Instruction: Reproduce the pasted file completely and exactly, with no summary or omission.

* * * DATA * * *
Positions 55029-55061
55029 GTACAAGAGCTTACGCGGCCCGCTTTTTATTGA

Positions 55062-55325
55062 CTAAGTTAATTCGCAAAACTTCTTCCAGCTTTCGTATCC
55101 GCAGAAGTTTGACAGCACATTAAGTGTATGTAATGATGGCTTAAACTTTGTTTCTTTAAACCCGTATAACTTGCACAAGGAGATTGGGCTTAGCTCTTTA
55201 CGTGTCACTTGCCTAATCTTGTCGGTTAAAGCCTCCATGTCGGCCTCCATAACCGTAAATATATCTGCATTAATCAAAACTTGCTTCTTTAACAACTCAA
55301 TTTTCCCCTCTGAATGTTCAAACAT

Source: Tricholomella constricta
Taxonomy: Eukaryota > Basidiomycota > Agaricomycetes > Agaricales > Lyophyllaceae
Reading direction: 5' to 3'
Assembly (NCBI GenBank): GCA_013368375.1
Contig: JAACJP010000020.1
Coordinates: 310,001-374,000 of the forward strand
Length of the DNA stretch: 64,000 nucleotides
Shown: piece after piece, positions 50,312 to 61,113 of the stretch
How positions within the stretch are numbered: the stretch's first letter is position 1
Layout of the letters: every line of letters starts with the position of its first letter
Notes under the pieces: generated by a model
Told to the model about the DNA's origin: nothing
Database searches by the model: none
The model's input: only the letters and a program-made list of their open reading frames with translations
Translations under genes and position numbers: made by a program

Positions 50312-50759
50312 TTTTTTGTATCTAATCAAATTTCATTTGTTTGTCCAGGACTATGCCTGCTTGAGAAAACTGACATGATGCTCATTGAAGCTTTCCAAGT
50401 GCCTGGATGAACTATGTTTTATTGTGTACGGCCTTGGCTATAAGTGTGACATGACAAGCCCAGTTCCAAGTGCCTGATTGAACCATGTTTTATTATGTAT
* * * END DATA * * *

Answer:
Positions 55029-55061
55029 GTACAAGAGCTTACGCGGCCCGCTTTTTATTGA

Positions 55062-55325
55062 CTAAGTTAATTCGCAAAACTTCTTCCAGCTTTCGTATCC
55101 GCAGAAGTTTGACAGCACATTAAGTGTATGTAATGATGGCTTAAACTTTGTTTCTTTAAACCCGTATAACTTGCACAAGGAGATTGGGCTTAGCTCTTTA
55201 CGTGTCACTTGCCTAATCTTGTCGGTTAAAGCCTCCATGTCGGCCTCCATAACCGTAAATATATCTGCATTAATCAAAACTTGCTTCTTTAACAACTCAA
55301 TTTTCCCCTCTGAATGTTCAAACAT

Source: Tricholomella constricta
Taxonomy: Eukaryota > Basidiomycota > Agaricomycetes > Agaricales > Lyophyllaceae
Reading direction: 5' to 3'
Assembly (NCBI GenBank): GCA_013368375.1
Contig: JAACJP010000020.1
Coordinates: 310,001-374,000 of the forward strand
Length of the DNA stretch: 64,000 nucleotides
Shown: piece after piece, positions 50,312 to 61,113 of the stretch
How positions within the stretch are numbered: the stretch's first letter is position 1
Layout of the letters: every line of letters starts with the position of its first letter
Notes under the pieces: generated by a model
Told to the model about the DNA's origin: nothing
Database searches by the model: none
The model's input: only the letters and a program-made list of their open reading frames with translations
Translations under genes and position numbers: made by a program

Positions 50312-50759
50312 TTTTTTGTATCTAATCAAATTTCATTTGTTTGTCCAGGACTATGCCTGCTTGAGAAAACTGACATGATGCTCATTGAAGCTTTCCAAGT
50401 GCCTGGATGAACTATGTTTTATTGTGTACGGCCTTGGCTATAAGTGTGACATGACAAGCCCAGTTCCAAGTGCCTGATTGAACCATGTTTTATTATGTAT